Citizens of Discord: Rome and Its Civil Wars by Brian Breed

Citizens of Discord: Rome and Its Civil Wars

EditorBrian Breed, Cynthia Damon, Andreola Rossi

Hardcover | August 27, 2010

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Civil wars, more than other wars, sear themselves into the memory of societies that suffer them. This is particularly true at Rome, where in a period of 150 years the Romans fought four epochal wars against themselves. The present volume brings together exciting new perspectives on the subjectby an international group of distinguished contributors. The basis of the investigation is broad, encompassing literary texts, documentary texts, and material culture, spanning the Greek and Roman worlds. Attention is devoted not only to Rome's four major conflicts from the period between the 80s BCand AD 69, but the frame extends to engage conflicts both previous and much later, as well as post-classical constructions of the theme of civil war at Rome. Divided into four sections, the first ("Beginnings, Endings") addresses the basic questions of when civil war began in Rome and when it ended."Cycles" is concerned with civil war as a recurrent phenomenon without end. "Aftermath" focuses on attempts to put civil war in the past, or, conversely, to claim the legacy of past civil wars, for better or worse. Finally, the section "Afterlife" provides views of Rome's civil wars from moredistant perspectives, from those found in Augustan lyric and elegy to those in much later post-classical literary responses. As a whole, the collection sheds new light on the ways in which the Roman civil wars were perceived, experienced, and represented across a variety of media and historicalperiods.

About The Author

Brian Breed is Associate Professor of Classics at the University of Massachusetts, Amherst. Cynthia Damon is Professor of Classical Studies at the University of Pennsylvania. Andreola Rossi has taught at various institutions, including Princeton University, Harvard University, and Amherst College.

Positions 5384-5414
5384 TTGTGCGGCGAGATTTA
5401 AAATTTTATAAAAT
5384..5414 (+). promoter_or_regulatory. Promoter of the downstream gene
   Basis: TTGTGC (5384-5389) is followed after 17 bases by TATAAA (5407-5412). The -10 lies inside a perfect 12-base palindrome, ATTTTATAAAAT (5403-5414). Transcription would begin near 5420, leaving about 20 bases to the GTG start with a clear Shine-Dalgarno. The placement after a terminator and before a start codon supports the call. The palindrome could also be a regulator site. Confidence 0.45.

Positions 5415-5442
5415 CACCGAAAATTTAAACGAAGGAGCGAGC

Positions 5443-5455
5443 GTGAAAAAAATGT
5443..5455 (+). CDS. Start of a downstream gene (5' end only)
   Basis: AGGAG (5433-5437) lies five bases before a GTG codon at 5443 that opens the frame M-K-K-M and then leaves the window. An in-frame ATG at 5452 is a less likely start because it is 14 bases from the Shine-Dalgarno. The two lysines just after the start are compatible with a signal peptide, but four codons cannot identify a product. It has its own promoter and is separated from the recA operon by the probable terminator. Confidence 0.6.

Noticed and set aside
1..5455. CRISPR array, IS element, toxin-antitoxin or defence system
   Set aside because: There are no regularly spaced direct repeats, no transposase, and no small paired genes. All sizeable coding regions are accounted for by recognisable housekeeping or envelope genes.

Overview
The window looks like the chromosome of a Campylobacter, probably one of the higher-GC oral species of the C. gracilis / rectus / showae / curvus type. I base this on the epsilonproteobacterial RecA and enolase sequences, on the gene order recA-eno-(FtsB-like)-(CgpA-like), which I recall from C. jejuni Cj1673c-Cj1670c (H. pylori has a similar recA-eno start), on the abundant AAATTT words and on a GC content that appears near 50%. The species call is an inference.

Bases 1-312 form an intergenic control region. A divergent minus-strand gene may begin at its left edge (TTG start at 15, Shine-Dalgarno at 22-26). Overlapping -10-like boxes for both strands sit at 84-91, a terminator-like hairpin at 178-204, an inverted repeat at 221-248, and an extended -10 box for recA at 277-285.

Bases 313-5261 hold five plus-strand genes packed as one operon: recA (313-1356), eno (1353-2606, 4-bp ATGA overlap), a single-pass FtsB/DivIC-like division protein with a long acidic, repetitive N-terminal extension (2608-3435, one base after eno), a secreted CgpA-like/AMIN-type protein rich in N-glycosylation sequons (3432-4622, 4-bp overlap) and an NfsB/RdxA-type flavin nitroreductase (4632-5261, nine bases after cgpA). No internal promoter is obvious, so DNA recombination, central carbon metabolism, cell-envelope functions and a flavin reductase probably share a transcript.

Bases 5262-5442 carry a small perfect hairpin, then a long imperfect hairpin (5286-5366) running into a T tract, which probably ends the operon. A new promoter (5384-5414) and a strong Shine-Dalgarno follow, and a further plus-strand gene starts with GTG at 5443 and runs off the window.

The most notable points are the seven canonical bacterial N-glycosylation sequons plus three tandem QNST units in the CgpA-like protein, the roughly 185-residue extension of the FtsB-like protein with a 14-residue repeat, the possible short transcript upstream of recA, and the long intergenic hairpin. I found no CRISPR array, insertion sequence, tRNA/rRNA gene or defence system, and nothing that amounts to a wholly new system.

Citizens of Discord: Rome and Its Civil Wars
Citizens of Discord: Rome and Its Civil Wars

by Brian Breed


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Not available in stores

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Pastoral Inscriptions: Reading and Writing Virgil's Eclogues

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Details & Specs

Title:Citizens of Discord: Rome and Its Civil WarsFormat:HardcoverDimensions:368 pages, 9.25 × 6.12 × 0.98 inPublished:August 27, 2010Publisher:Oxford University PressLanguage:English

The following ISBNs are associated with this title:

ISBN - 10:0195389573

ISBN - 13:9780195389579

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Table of Contents

PrefaceAbout the ContributorsList of FiguresIntroduction (The Editors)I. Beginnings, Endings1. T. P. Wiseman: The two-headed state: How Romans explained civil war2. William W. Batstone: Word at war: The prequel3. Harriet I. Flower: Rome's first civil war and the fragility of republican political culture4. Cam Grey: Civil war? What civil war? Usurpers in the Historia AugustaII: Cycles5. Christopher Pelling: "Learning from that violent schoolmaster": Thucydidean intertextuality and some Greek views of Roman civil war6. Rhiannon Ash: Tarda moles civilis belli: The weight of the past in Tacitus' Histories7. Daivd Quint: Aeacidae Pyrrhi: Patterns of myth and history in Aeneid 1-68. Andreola Rossi: Ab urbe condita: Roman history on the shield of AeneasIII: Aftermath9. Kurt A. Raaflaub: Creating a grand coalition of true Roman citizens: On Caesar's political strategy in the civil war10. Michele Lowrie: Spurius Maelius: Dictatorship and the homo sacer11. Barbara Kellum: Representations and re-presentations of the battle of Actium12. Elaine Fantham: Discordia fratrum: Aspects of Lucan's conception of civil warIV: Afterlife13. Andrew Feldherr: "Dionysiac poetics" and the memory of civil war in Horace's Cleopatra ode14. Brian W. Breed: Propertius on not writing about civil wars (Brian W15. Alain M. Gowing: "Caesar grabs my pen": Writing civil war under Tiberius16. Cynthia Damon: Intestinum scelus: Preemptive execution in Tacitus' Annals17. Denis Feeney: Doing the numbers: The Roman mathematics of civil war in Shakespeare's Antony and Cleopatra18. Richard Thomas: "My brother got killed in the war": Internecine intertextuality19. Bibliography